Saturday, September 29, 2012

Ninety-Nines’ museum, headquarters promote women in aviation

From News OK:  Ninety-Nines’ museum, headquarters promote women in aviation history

In 1929, 86 women pilots met to form an organization that wasn’t named until two years later, when 99 female pilots met again.
The Ninety-Nines were born. The women, including famed pilot Amelia Earhart, banded together to promote women in the aviation industry.
photo - A copy of Amelia Earhart’s pilot’s certificate is displayed at the Ninety-Nines Museum of Women Pilots in Oklahoma City.  PHOTO BY STEVE SISNEY, THE OKLAHOMAN archives
A copy of Amelia Earhart’s pilot’s certificate is displayed at the Ninety-Nines Museum of Women Pilots in Oklahoma City. PHOTO BY STEVE SISNEY, THE OKLAHOMAN archives

Multimedia

Today, the Ninety-Nines Inc. International Organization of Women Pilots has members worldwide with chapters scattered around the globe and one in cyberspace.
Its mission is to promote advancement of aviation through education, scholarships and mutual support while honoring their unique history and sharing their passion for flight.
The group’s international headquarters is in a two-story building near Will Rogers World Airport. Why here? Oklahoma City is centrally located.
The headquarters itself takes up most of the bottom floor, with several exhibits scattered around, showing what the Ninety-Nines are about.
The second floor houses the 99s Museum of Women Pilots. It is filled with mementos from aviation history, from the first female pilot, Harriet Quimby, who got her license to fly in 1911, to displays of women in the American space program.
Both floors have an afternoon’s worth of exhibits that not only inform, but enchant.
Earhart is well represented here, with pride of place given to a scarf she often wore. There is no explanation why it wasn’t around her neck when she left on that final flight 75 years ago. Her family donated it to the Ninety-Nines museum.
Its aura is enhanced when you know that astronaut Marine Lt. Col. Randy Bresnik took it up on the space shuttle Atlantis on STS-129 in November 2009. Bresnik is the grandson of Earhart’s personal photographer, Albert Bresnick.
Albert Bresnik wanted to go on Earhart’s final flight, but he was denied a seat because she needed the space and weight for fuel.
A glassed display case has her scarf, photos of both Albert and Randy Bresnik — Albert with Earhart and Randy in his spacesuit — a mission patch, and a photo of Earhart and the scarf floating by the porthole of the shuttle, clearly in space.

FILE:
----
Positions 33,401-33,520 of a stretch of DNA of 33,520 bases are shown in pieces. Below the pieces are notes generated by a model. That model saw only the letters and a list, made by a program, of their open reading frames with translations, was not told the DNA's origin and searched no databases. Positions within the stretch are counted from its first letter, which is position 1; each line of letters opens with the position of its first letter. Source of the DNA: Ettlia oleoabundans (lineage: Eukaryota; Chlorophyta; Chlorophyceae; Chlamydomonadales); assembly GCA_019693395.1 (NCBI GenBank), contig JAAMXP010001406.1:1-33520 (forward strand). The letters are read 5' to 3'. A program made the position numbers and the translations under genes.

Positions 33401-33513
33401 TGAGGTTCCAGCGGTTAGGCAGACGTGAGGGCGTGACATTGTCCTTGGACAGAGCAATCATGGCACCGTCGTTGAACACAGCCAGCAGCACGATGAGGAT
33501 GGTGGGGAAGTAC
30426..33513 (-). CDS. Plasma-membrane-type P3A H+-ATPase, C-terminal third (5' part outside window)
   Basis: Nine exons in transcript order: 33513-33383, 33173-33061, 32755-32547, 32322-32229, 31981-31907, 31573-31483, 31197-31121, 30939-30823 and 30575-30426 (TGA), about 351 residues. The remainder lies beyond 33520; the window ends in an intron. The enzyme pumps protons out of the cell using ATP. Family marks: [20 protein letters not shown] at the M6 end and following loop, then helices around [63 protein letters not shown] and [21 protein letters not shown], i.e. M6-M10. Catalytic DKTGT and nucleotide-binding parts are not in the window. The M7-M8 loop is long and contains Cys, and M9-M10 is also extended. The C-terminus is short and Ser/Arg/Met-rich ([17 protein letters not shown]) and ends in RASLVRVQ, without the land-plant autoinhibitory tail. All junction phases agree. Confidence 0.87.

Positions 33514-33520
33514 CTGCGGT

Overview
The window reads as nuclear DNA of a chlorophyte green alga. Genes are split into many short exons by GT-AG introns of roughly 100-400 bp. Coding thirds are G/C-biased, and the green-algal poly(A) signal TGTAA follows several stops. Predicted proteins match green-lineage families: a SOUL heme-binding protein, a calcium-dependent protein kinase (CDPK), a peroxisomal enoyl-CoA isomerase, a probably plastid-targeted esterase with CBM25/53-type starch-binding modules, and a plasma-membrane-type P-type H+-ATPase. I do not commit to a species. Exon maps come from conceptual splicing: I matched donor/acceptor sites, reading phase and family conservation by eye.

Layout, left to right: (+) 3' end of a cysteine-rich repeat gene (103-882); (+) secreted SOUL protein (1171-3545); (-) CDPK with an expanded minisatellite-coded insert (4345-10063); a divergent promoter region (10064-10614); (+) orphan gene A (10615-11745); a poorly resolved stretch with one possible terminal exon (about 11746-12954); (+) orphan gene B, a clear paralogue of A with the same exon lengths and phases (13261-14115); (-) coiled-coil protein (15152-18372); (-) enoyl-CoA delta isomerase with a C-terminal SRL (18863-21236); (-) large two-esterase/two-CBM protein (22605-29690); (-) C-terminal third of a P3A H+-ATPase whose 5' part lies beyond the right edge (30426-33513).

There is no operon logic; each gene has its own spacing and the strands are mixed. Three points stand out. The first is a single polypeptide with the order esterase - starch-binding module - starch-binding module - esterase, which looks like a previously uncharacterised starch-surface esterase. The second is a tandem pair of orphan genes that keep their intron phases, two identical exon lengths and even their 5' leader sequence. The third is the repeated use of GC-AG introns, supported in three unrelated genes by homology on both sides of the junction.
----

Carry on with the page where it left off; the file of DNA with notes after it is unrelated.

The museum also gives visitors a look at Earhart’s pilot’s license. The one displayed now is a copy. The real one is on display at the Smithsonian.
Hilary Swank autographed a poster from her 2009 movie about Earhart’s life — “Amelia” — and it’s on display too.
The older displays show just how far flight fashion has come. Flight suits from the early days are there, some obviously made for men, but the museum includes a getup that coverts from a skirt to a shirt and back again so ladies are always property clothed when not in the cockpit. The design is patented.
Mathilde Moisant, the second woman to get her pilot’s license, wrote about women’s flying gear, saying, “A veil has no place in aviation,” a somewhat scandalous statement at the time.
Also on display are the uniforms assigned to members of the Women Air Force Service Pilots (WASPs), women who ferried planes around the world during World War II. They flew damaged ones from battlefields to air bases for repair. They were given leather jackets and pants and a regular flight suit. One also can see uniforms worn by British women who served the same function for the Royal Air Force. Nearby is a piece of a current fighter jet, flown by fighter pilot Kim Campbell. It’s full of real bullet holes from when she was shot at over Baghdad, Iraq. She flew that plane to safety herself and donated a damaged piece of the fuselage to the museum.
Did you know at one time two women flew in the Air Force’s Thunderbird’s show flight team? There’s one of their uniforms on display.
The first all-women flight crew of a commercial 747 aircraft have a uniform on display and information on the women who were in the cockpit. One of those pilots, Valerie Walker, is the daughter of Clint Walker, famous actor and member of the National Cowboy & Western Heritage Museum. She came to Oklahoma with her father to visit both museums when he was inducted into the hall in 2004.
Interactive displays give the history of women and airplanes, and there is a flight simulator so visitors can try their skills at taking off, flying and landing a plane.
On the way out, visitors can stop by the small gift shop for a souvenir.
The Ninety-Nines local chapters hold educational programs, fear-of-flying clinics for airline passengers and safety programs. They recently became a sponsor for a Girl Scout of America aviation merit badge.
Members work with the National Intercollegiate Flying Association student flying competitions. The organization gives full and partial scholarships for many types of training.
The Amelia Earhart Memorial Scholarships are given to qualified members for fully funded advanced flight training, jet type ratings and technical training.
The group also gives research scholarship grants and new pilot awards.
Chapters raise money with flight races, including the upcoming Okie Derby set for Saturday at Wiley Post Airport. This race, the nation’s longest running proficiency air race, is not a speed race but one that judges a pilot’s ability to judge time and fuel usage on a predesignated fight path within about 200 miles of Wiley Post. Winners receive trophies, and proceeds are used for “Wings of the Future” scholarship programs.

No comments: